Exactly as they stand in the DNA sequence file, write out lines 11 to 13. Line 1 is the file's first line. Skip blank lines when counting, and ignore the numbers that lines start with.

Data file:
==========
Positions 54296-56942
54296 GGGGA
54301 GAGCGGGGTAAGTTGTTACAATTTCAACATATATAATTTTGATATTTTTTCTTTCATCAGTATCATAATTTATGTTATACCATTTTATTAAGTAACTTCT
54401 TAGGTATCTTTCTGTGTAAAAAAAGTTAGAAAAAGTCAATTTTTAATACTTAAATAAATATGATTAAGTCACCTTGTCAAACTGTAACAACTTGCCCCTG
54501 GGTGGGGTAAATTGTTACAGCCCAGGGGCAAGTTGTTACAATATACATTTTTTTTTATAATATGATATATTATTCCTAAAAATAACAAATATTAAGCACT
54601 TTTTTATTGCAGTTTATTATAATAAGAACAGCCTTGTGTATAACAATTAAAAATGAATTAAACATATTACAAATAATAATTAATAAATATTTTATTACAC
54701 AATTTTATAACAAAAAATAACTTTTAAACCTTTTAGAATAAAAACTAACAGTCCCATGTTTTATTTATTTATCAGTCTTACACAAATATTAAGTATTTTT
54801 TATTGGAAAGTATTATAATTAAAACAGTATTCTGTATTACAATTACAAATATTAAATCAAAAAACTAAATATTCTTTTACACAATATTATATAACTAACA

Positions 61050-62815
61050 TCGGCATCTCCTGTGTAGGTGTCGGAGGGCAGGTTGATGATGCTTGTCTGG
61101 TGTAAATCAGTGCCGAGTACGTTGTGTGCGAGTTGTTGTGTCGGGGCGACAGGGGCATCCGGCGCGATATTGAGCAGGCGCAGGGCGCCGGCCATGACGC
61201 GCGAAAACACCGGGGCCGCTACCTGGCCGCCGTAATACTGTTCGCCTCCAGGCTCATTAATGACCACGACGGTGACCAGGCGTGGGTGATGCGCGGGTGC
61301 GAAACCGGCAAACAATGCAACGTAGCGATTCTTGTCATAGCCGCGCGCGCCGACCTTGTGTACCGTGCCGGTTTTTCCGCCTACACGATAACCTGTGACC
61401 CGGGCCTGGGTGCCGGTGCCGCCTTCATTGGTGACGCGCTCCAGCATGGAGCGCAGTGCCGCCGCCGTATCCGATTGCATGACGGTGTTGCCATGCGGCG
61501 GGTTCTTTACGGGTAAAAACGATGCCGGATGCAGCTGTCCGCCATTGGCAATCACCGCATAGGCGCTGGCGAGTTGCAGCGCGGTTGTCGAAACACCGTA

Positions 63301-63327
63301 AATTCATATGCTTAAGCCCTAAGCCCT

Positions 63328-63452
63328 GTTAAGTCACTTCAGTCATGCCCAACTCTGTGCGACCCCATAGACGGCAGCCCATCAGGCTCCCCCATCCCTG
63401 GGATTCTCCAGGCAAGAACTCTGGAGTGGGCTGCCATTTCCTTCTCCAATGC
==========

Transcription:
61101 TGTAAATCAGTGCCGAGTACGTTGTGTGCGAGTTGTTGTGTCGGGGCGACAGGGGCATCCGGCGCGATATTGAGCAGGCGCAGGGCGCCGGCCATGACGC
61201 GCGAAAACACCGGGGCCGCTACCTGGCCGCCGTAATACTGTTCGCCTCCAGGCTCATTAATGACCACGACGGTGACCAGGCGTGGGTGATGCGCGGGTGC
61301 GAAACCGGCAAACAATGCAACGTAGCGATTCTTGTCATAGCCGCGCGCGCCGACCTTGTGTACCGTGCCGGTTTTTCCGCCTACACGATAACCTGTGACC